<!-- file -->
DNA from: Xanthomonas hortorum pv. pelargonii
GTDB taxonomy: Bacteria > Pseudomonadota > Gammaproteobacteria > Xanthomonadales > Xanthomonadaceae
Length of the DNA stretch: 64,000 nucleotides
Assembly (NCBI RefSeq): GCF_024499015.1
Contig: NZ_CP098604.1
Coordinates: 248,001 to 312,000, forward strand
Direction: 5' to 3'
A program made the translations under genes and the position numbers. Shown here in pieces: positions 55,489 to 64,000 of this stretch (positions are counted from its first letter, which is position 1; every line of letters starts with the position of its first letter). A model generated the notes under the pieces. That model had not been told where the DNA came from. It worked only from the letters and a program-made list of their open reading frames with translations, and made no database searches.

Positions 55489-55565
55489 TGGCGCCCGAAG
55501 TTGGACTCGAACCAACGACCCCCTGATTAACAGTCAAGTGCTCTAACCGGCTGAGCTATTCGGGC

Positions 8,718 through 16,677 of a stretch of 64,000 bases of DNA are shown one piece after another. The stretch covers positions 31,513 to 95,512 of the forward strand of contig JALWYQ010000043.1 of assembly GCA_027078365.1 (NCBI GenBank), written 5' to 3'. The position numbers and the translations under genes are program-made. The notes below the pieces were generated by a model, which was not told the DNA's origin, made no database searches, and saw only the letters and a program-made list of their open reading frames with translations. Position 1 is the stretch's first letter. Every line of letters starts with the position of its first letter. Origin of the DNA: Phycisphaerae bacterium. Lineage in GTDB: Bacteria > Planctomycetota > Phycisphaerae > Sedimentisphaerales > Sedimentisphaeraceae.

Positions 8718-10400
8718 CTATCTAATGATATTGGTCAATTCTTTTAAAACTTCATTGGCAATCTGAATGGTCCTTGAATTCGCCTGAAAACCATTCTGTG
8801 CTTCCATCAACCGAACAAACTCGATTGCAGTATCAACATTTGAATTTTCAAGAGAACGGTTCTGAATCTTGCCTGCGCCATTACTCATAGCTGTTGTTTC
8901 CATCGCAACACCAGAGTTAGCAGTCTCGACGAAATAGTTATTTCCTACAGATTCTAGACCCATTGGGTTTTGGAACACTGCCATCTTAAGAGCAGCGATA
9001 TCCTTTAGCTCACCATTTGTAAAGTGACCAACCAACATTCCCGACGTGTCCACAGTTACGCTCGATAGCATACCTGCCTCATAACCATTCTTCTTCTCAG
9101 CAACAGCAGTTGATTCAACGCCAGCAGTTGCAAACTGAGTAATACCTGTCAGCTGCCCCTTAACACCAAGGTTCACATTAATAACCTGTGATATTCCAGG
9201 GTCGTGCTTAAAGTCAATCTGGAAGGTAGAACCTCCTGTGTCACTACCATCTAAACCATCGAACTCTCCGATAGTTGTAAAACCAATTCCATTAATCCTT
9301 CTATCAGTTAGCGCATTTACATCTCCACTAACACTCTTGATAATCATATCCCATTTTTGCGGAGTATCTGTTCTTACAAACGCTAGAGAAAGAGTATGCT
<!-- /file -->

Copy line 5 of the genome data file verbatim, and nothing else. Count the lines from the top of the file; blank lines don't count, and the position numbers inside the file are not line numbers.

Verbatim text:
Contig: NZ_CP098604.1